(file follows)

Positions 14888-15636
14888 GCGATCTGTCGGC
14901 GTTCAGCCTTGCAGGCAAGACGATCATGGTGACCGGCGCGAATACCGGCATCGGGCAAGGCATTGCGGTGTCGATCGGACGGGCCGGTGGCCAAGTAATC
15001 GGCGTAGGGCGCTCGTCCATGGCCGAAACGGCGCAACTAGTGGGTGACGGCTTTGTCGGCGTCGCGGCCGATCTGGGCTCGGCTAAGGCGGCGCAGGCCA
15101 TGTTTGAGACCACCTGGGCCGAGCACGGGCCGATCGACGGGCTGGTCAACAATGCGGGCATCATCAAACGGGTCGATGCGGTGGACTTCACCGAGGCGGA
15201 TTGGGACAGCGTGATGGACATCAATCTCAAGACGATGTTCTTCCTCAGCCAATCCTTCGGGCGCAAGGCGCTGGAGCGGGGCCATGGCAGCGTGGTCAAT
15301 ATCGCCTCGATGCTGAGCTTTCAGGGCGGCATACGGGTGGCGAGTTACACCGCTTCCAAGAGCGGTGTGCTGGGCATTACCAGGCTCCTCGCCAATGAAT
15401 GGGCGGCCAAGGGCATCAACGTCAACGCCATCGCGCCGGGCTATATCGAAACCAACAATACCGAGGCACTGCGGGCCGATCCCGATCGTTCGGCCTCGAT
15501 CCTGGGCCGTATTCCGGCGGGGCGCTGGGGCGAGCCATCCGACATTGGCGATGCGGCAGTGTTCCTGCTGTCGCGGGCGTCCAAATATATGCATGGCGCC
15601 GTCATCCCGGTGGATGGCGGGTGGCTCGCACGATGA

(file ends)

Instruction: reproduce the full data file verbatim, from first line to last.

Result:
Positions 14888-15636
14888 GCGATCTGTCGGC
14901 GTTCAGCCTTGCAGGCAAGACGATCATGGTGACCGGCGCGAATACCGGCATCGGGCAAGGCATTGCGGTGTCGATCGGACGGGCCGGTGGCCAAGTAATC
15001 GGCGTAGGGCGCTCGTCCATGGCCGAAACGGCGCAACTAGTGGGTGACGGCTTTGTCGGCGTCGCGGCCGATCTGGGCTCGGCTAAGGCGGCGCAGGCCA
15101 TGTTTGAGACCACCTGGGCCGAGCACGGGCCGATCGACGGGCTGGTCAACAATGCGGGCATCATCAAACGGGTCGATGCGGTGGACTTCACCGAGGCGGA
15201 TTGGGACAGCGTGATGGACATCAATCTCAAGACGATGTTCTTCCTCAGCCAATCCTTCGGGCGCAAGGCGCTGGAGCGGGGCCATGGCAGCGTGGTCAAT
15301 ATCGCCTCGATGCTGAGCTTTCAGGGCGGCATACGGGTGGCGAGTTACACCGCTTCCAAGAGCGGTGTGCTGGGCATTACCAGGCTCCTCGCCAATGAAT
15401 GGGCGGCCAAGGGCATCAACGTCAACGCCATCGCGCCGGGCTATATCGAAACCAACAATACCGAGGCACTGCGGGCCGATCCCGATCGTTCGGCCTCGAT
15501 CCTGGGCCGTATTCCGGCGGGGCGCTGGGGCGAGCCATCCGACATTGGCGATGCGGCAGTGTTCCTGCTGTCGCGGGCGTCCAAATATATGCATGGCGCC
15601 GTCATCCCGGTGGATGGCGGGTGGCTCGCACGATGA